No matter what the most advanced communication medium that exists is, it will inevitably be used to share bad ideas and hatred. That’s not the fault of the medium, but the fault of the humans who have bad ideas and hatred. Is hatred worsened by Facebook? Of course not; it just brings what has been hidden out into the open. Should we put the Internet on trial for openly parading racism and xenophobia? These behaviors have always been there, going back long before the Internet, just conveniently kept out of sight... until now.
Are we attacking the medium for displaying the message? If so, it’s unproductive, incorrectly shifting blame, and ultimately playing into a sensational fear of technology rather than providing optimism and hope to people of the true promise of technology. What we should be is thankful for all these platforms on the Internet, because what these communication mediums do is reveal to us the truth that has been hidden for too long. You cannot change what you don't know about. If we can address the bad ideas at their core and help people eradicate such hateful practices from their minds, then Facebook won't be used to spread hatred. The medium then becomes used for good rather than bad.
It may be that bringing the dark to light on today's Internet platforms is a clear mark of progress. While bringing dark truths to the surface may be the very reason we are currently facing such increased societal division and conflict, it may also be for this reason that we’re finally seeing what’s always taken place behind the scenes. Now, with awareness of these negative aspects of our culture and the monsters these ideas have spawned, we may collectively feel forced into a war to right these wrongs. Our fear and anger may be being triggered to deal with the social demons that the Internet has revealed.
How long have men raped women in the shadows? How long have businesses and politicians created back-alley deals that exploit the average citizen and turned nations into oligarchies? How long has the black community been unjustly profiled, arrested, and assaulted in America? Thanks to the Internet, we now live in a time where people of color, women, LGBTQ, and those in lower socio-economic brackets are finally able to express their perspectives with the world at large on a more egalitarian basis — to communicate and cooperate, to reveal the truth that’s long been largely unrevealed.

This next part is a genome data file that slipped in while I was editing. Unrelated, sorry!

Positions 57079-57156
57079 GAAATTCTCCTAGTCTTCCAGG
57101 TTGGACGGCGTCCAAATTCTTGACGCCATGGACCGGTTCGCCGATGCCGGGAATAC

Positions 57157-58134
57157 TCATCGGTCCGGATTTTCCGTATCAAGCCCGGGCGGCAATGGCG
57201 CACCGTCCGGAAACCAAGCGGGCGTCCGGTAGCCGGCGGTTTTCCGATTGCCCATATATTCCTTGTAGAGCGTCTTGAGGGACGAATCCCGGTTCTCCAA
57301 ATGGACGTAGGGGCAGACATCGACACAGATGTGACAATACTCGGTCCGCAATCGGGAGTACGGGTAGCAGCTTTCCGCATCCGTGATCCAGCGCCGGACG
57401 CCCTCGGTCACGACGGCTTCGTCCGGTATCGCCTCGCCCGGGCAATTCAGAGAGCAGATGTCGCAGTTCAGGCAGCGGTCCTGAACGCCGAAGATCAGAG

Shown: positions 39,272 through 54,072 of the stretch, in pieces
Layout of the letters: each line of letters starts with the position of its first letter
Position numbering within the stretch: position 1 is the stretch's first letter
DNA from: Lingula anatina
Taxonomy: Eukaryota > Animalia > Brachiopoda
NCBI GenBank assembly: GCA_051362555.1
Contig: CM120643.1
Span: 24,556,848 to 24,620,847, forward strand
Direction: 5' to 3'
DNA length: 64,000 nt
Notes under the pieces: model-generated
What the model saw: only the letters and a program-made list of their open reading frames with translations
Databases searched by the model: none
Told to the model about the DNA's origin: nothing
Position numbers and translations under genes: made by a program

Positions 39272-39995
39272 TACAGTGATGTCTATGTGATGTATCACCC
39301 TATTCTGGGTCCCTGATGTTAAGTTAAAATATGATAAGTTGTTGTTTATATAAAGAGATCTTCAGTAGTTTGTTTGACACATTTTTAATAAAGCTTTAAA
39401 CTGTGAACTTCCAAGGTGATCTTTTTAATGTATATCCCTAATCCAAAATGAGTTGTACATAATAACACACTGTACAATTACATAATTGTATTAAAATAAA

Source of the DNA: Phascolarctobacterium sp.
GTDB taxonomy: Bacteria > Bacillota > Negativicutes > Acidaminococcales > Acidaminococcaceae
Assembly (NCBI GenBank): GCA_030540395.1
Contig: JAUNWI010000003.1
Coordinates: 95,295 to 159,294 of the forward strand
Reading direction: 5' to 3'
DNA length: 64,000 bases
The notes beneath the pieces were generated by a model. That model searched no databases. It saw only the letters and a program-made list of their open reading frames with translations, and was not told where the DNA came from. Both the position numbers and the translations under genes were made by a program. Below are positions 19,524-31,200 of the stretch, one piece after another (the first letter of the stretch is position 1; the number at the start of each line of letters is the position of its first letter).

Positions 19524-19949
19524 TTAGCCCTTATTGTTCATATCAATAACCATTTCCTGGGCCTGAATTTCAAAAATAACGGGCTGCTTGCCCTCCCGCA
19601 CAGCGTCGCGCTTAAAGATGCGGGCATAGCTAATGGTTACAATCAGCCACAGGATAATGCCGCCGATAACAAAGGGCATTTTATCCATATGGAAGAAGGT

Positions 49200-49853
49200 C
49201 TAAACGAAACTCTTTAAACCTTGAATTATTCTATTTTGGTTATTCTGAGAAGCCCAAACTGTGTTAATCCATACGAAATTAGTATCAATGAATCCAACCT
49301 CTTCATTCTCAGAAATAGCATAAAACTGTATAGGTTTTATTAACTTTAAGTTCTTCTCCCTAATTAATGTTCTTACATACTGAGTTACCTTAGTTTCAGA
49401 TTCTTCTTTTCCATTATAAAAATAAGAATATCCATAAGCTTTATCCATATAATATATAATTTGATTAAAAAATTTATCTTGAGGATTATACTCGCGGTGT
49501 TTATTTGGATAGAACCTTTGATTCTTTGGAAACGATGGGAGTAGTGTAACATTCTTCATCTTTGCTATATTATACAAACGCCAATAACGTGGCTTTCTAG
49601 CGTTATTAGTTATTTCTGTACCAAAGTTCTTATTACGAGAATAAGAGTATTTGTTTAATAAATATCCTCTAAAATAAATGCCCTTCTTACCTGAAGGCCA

On the flip side, racists, sexists and elitist individuals may also use these mediums to communicate their messages of animus. But now we have proof of their character. We can look at their tweets and emails, screenshot their messages, and bring them to light for justice that is due.
It may seem like a long time coming, but the tide is turning, and the fear of expression being displayed is a normal human reaction — not a technology failure. We should feel fortunate to have communication medium like Facebook. Any platform that allows us to lift up the bold and courageous who wish to reveal the evil that has long been lurking in the shadows should be a good thing. Without the new medium platforms, humanity's dark side may have never shown its face to such a degree, and just remained out of sight as it has throughout the ages, brushed under the carpet as “just the way things are,” leaving us the convenient excuse of “well, I’ve never seen it, so I can’t pass any judgment.”
By exploring what we’ve collectively uploaded online, the diseases that have for too long contributed to societal injustice may be revealed. Mental illness has thrived, thanks to a culture that has allowed racism, misogyny, greed, selfishness, and all forms of hatred to go on for far too long. The last thing we want to do now that everything is exposed to the light is censor these new forms of communication and hide our illnesses once more — losing sight of them and again becoming unable to heal them.